President Obama only invites with world champion sports teams like the Yankees to the White House. You have wonder, though, if there’s a special trip in store just for Tim Tebow.
After all, Tebow is showing up everywhere else these days, dominating the news cycle in a way that any politician would envy. Heck, VP Joe Biden could use an immediate lesson from the higher-plane quarterback.
Biden needs to drop an F-bomb at a bill signing to get any type of run on air.
That’s hardly the case for the most talked about 25th pick in the history of the NFL draft — or any other draft for that matter. Tebow draws attention at the same rate that Ben Roethlisberger collects rape allegations. He flashes his youthful grin or a Bible with as much frequency as Big Ben flashes his junk.
Tebow’s draft party even became a huge story — and not for any of the Matt Leinart-like, typical quarterback reasons you might think.
First, Tebow’s party gets touted as the ultimate bold move — or act of faith. NFL draftniks marvel at his nerve for holding a party on the first night, when he wasn’t even supposed to be picked until Day 2. Then, Boston sports talk show host Fred Toettcher compares Tebow’s bash to “a Nazi rally”, saying it was “lily white.”
Next, Martha Stewart has Tebow on to give appetizer recipes.
No other football player — let alone one who isn’t likely to play for several years — causes this type of frenzy. Tebow is Tom Cruise in shoulder pads, a development that’s surely stinging the real Cruise.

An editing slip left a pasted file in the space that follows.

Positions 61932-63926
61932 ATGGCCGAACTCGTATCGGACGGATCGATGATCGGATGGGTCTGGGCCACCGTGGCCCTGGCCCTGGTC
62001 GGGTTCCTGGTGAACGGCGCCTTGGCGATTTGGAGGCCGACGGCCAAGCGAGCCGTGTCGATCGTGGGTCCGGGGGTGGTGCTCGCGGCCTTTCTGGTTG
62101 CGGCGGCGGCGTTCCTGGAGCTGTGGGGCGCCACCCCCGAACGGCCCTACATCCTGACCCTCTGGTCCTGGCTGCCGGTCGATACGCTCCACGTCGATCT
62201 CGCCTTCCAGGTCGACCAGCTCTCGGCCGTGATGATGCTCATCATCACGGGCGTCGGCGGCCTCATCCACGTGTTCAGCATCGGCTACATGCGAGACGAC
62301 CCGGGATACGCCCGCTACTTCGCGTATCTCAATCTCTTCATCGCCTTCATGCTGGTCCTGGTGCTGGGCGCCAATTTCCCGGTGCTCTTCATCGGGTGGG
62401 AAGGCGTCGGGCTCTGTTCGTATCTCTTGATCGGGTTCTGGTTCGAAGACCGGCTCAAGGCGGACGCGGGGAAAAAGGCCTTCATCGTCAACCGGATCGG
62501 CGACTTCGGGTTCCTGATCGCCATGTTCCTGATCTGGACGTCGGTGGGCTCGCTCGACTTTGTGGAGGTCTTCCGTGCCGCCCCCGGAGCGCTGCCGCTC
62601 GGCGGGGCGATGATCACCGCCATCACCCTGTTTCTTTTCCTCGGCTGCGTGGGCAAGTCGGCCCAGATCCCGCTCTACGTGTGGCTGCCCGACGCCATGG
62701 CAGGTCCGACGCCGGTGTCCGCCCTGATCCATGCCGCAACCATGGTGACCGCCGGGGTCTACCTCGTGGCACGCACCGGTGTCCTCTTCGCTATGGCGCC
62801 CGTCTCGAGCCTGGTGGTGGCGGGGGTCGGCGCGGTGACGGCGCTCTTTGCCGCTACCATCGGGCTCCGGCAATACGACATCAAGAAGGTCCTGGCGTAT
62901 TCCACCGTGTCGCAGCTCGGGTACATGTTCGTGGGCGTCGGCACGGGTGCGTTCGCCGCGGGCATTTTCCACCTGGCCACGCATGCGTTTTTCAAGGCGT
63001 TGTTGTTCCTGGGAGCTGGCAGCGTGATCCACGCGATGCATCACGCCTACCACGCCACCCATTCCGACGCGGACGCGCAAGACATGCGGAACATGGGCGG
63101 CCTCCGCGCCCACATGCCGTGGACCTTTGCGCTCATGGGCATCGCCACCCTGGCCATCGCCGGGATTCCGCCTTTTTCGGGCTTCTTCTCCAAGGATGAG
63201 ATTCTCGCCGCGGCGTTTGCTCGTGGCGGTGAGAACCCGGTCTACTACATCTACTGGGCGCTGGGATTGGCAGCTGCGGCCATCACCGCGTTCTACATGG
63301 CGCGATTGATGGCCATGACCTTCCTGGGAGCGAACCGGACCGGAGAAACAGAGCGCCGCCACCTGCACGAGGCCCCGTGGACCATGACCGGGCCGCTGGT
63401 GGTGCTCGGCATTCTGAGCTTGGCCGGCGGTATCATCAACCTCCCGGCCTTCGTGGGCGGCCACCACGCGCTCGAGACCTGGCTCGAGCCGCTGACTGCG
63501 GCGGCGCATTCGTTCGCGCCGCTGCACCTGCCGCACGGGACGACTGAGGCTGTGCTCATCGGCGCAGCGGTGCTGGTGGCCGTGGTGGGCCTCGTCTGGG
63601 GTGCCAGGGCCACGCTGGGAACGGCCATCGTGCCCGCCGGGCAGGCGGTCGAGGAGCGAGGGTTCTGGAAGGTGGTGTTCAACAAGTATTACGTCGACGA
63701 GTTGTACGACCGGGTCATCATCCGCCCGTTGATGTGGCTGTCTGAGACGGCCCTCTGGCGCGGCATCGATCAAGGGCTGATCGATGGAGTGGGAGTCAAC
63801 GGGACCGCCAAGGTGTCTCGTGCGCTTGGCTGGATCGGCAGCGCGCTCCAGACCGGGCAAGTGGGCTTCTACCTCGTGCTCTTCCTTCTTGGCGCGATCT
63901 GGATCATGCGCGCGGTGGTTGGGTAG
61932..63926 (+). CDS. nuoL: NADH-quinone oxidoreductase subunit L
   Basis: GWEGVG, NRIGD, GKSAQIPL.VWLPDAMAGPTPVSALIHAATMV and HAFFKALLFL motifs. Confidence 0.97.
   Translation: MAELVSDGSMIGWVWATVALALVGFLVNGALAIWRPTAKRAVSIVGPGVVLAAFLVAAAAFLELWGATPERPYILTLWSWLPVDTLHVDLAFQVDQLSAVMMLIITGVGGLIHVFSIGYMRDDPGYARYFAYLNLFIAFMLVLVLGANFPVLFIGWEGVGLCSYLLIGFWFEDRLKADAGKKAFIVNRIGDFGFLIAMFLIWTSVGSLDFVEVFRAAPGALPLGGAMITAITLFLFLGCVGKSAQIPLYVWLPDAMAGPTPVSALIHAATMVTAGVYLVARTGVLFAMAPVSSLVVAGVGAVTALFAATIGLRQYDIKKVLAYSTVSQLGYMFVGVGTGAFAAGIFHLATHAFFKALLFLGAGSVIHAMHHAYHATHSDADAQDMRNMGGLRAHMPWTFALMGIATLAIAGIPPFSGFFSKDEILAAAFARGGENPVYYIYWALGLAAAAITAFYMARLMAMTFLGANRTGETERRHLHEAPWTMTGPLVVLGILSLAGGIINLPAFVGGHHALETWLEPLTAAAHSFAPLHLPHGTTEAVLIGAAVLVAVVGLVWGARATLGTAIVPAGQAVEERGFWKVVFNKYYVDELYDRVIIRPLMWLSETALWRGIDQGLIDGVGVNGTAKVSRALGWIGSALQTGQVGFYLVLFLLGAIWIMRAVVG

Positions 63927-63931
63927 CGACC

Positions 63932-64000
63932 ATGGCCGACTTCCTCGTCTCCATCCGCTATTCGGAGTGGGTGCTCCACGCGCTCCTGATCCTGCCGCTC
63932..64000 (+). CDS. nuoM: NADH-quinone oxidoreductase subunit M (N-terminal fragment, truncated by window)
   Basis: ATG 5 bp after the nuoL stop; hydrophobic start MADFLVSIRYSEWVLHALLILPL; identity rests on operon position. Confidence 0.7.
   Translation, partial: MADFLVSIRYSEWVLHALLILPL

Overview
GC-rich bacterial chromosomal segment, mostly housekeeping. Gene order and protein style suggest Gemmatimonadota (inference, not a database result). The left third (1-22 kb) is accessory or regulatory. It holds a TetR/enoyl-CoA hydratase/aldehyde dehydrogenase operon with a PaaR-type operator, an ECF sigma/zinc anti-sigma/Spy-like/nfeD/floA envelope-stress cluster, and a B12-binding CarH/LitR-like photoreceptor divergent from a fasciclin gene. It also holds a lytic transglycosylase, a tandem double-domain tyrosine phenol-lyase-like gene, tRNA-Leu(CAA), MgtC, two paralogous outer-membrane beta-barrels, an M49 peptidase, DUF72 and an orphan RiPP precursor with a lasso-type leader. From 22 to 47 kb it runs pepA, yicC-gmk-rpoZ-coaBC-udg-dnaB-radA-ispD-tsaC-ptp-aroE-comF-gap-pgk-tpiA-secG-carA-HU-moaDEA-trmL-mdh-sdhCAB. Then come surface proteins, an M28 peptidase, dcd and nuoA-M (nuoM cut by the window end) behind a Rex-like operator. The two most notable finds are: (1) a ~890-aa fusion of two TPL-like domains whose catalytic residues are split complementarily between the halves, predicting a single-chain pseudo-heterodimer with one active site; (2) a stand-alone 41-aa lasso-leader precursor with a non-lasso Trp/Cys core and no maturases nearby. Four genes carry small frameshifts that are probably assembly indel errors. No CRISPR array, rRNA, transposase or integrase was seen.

Tebow even sounds like Cruise when he describes the mind meld he put on Broncos coach Josh McDaniels.
“There was passion,” Tebow gushes. “It was just intense, and it was ball and it was juice. The juice level in that room was high, and it was awesome.”
Of course it was, Tim.
These days, Cruise needs to jump up and down on a couch or turn Katie Holmes into a Stepford Wife to command the news. All Tebow has to do is invite a few friends to a very tame party.
The NFL dragged its draft into three days, and the mechanically-unsound Tebow seemed to always be in the shadow of the screen.
Imagine if Shane Battier somehow dominated the coverage of the NBA draft when he was selected in 2001, and you have a parallel. It’s just impossible to escape the Tebow vortex. One of the better NBA first-round series in years (Phoenix-Portland) went to a Game 5 last night. But who could watch … there were probably Tebow highlights on another channel … or 10.
– Chris Baldwin covers sports media for Metro.
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